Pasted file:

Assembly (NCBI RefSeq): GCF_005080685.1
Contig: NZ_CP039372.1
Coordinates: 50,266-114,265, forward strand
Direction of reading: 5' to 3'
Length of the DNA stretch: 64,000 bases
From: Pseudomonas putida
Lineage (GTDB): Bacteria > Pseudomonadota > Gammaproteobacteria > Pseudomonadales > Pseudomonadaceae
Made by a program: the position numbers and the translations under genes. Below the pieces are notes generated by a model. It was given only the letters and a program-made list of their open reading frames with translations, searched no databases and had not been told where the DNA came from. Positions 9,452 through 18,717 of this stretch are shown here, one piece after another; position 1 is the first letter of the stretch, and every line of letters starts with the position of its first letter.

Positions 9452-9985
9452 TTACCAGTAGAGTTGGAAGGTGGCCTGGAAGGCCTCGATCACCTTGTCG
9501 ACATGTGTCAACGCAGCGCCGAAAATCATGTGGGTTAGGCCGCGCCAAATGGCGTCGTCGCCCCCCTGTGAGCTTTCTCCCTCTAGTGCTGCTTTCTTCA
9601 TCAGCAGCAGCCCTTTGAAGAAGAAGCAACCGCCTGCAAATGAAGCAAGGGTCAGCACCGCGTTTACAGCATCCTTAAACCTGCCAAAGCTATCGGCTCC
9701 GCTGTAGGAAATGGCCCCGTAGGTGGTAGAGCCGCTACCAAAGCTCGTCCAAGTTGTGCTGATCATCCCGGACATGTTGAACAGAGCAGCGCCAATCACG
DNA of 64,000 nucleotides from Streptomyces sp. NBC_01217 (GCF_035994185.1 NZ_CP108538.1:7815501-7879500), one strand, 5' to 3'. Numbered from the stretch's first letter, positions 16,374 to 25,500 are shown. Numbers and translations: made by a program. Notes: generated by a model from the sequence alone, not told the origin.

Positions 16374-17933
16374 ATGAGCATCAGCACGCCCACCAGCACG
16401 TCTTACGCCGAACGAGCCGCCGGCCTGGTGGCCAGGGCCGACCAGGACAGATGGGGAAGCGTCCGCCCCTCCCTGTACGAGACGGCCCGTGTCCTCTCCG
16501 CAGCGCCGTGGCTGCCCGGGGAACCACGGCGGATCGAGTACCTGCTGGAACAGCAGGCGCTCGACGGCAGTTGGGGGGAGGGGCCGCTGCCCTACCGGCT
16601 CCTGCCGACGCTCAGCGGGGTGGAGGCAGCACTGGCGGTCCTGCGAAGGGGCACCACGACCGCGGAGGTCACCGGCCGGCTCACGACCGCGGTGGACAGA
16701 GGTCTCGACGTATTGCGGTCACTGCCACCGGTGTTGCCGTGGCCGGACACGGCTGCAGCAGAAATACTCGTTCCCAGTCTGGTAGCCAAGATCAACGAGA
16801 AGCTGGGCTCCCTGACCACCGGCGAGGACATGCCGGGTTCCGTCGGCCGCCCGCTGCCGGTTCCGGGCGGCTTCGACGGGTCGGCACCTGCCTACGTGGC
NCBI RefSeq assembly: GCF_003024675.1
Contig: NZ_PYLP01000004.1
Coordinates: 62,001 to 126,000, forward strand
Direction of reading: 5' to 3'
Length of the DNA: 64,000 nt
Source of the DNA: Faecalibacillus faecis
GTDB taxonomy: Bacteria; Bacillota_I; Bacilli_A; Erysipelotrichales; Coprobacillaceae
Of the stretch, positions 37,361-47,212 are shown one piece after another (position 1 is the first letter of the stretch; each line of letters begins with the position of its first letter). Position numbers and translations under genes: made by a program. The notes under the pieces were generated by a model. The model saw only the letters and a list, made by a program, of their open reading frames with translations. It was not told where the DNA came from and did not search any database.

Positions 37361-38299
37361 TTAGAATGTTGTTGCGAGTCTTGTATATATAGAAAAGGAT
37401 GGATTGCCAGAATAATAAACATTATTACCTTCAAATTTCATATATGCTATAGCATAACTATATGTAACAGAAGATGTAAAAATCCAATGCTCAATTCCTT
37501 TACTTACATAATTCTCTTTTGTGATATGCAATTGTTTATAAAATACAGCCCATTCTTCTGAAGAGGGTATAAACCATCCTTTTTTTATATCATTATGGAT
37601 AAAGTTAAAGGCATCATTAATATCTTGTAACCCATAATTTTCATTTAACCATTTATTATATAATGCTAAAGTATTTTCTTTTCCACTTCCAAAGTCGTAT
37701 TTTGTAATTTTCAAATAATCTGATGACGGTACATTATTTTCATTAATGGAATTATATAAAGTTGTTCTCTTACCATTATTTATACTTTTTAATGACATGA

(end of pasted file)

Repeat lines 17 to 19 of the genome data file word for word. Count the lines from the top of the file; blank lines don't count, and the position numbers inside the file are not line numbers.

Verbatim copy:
16401 TCTTACGCCGAACGAGCCGCCGGCCTGGTGGCCAGGGCCGACCAGGACAGATGGGGAAGCGTCCGCCCCTCCCTGTACGAGACGGCCCGTGTCCTCTCCG
16501 CAGCGCCGTGGCTGCCCGGGGAACCACGGCGGATCGAGTACCTGCTGGAACAGCAGGCGCTCGACGGCAGTTGGGGGGAGGGGCCGCTGCCCTACCGGCT
16601 CCTGCCGACGCTCAGCGGGGTGGAGGCAGCACTGGCGGTCCTGCGAAGGGGCACCACGACCGCGGAGGTCACCGGCCGGCTCACGACCGCGGTGGACAGA